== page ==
Therefore, not all individual cases are assigned to City Courts. Except for powers maintained on the Proclamation to Federal Courts, City Courts are empowered to see civil cases involving individuals.
3.2.Money, Contract and Loan Disputes
For the City Courts to assume jurisdiction, the type of dispute between individuals has to be based on money, contracts and loans. The terms ’money’ ‘contract’ and ‘loan’ are broad terms. For example ‘money’ is defined in Black’s Law Dictionary as a general indefinite term for the measure and representative of value; currency; the circulating medium; cash. Similarly ‘contracts’ are defined as an agreement, upon sufficient consideration, to do or not to do a particular thing. ‘Loan’ is defined under Black’s Law Dictionary as bailment without reward; consisting of the delivery of an article by the owner to another person to be used by the latter gratuitously, and returned either in specie or in kind or a sum of money confided to another.
Thus, the definition of these legal terms are broad and as a result many forms of money or contract or loan types can be brought to the City Courts. However, Proclamation on Article 5(1) a-o and q identify special cases whereby the Federal Courts assume jurisdiction no matter what the dispute type is and the amount of money involved. For instance matters of private international law, enforcement of foreign judgments, matters involving nationality, bankruptcy, cases involving negotiable instruments, cases arising out of patent, literary and artistic ownership rights, cases involving insurance policy, application of habeaus corpus and cases involving the property of the federal government.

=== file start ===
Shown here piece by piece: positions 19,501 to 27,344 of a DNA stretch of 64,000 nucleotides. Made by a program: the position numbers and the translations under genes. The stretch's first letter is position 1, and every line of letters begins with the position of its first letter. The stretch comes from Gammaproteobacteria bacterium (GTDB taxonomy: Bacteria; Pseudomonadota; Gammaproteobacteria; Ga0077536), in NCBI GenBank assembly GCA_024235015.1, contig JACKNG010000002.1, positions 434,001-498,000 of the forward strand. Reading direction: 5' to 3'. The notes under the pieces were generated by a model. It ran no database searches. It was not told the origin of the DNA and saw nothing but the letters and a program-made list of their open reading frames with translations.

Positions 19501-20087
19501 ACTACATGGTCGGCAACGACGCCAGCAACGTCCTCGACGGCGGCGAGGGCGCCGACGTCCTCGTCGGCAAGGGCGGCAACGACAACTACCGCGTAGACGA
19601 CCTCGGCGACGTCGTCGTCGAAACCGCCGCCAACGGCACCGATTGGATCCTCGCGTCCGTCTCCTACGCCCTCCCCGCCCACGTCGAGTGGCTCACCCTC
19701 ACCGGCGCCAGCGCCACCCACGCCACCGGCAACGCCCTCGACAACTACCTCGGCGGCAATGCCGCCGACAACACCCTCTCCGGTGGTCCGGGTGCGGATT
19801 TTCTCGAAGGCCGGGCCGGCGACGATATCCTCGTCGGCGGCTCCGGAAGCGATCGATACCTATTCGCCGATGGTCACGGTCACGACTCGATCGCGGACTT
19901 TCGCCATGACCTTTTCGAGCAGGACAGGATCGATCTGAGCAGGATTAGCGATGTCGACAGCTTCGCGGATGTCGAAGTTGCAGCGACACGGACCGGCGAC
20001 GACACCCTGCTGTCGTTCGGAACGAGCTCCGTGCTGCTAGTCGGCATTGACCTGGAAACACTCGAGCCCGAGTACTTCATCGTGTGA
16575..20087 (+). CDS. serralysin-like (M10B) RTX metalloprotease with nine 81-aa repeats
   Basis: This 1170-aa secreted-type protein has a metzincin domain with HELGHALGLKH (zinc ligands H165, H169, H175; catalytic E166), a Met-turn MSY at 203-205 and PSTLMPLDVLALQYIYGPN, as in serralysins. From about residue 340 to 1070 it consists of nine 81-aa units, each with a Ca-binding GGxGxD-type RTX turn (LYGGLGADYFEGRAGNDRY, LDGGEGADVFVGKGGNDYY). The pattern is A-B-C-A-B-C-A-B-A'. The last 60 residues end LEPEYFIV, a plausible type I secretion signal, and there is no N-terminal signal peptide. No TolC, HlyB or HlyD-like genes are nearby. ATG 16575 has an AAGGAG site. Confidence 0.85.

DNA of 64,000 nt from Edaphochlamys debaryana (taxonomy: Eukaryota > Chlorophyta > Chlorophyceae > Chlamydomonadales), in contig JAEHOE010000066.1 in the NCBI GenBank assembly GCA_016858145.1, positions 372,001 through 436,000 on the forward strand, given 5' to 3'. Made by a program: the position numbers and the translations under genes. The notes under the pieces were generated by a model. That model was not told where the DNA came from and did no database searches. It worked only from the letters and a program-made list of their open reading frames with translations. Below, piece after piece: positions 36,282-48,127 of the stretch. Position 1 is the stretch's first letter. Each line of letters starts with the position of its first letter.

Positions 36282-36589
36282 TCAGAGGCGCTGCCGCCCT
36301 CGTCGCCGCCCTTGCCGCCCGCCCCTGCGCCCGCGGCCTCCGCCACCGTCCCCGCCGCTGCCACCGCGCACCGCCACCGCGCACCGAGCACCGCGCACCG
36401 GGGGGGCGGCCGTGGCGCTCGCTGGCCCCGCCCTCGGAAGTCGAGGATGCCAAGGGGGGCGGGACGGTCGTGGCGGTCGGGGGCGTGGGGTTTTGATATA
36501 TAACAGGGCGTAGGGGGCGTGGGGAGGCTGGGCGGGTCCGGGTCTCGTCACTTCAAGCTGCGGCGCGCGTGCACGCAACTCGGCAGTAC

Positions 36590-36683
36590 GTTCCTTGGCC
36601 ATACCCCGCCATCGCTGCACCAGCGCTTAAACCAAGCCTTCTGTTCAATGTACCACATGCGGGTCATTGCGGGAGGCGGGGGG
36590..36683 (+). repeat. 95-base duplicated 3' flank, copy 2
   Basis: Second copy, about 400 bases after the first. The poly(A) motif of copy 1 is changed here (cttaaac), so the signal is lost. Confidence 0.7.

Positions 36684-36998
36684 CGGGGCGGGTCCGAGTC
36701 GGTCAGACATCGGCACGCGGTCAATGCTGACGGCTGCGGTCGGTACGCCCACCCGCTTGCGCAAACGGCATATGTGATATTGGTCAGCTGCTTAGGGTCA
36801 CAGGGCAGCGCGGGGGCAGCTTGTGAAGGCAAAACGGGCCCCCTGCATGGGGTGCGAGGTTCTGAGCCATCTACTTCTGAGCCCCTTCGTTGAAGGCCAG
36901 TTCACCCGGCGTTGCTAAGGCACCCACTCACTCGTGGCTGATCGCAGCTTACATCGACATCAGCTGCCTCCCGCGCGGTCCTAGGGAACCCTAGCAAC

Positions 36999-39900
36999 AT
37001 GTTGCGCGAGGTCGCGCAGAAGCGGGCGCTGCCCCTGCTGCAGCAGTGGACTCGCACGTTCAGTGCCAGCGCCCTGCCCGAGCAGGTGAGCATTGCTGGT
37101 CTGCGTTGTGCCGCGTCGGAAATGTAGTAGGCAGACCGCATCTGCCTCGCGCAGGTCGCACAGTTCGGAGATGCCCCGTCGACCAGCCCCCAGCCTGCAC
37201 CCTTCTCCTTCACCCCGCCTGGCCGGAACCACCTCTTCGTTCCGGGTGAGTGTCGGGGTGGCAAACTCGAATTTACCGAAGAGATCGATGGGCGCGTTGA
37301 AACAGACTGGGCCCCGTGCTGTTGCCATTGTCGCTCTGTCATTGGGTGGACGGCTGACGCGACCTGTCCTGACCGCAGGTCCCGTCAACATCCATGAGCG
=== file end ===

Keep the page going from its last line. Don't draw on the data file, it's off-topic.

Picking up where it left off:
Hence with those exceptions mentioned in the Proclamation that require such matters to fall under the jurisdiction of Federal Courts, other cases involving individuals concerning money, contract or loan disputes can be presented to City Courts.
3.3. The Dispute Amount Should be up to ETB 500,000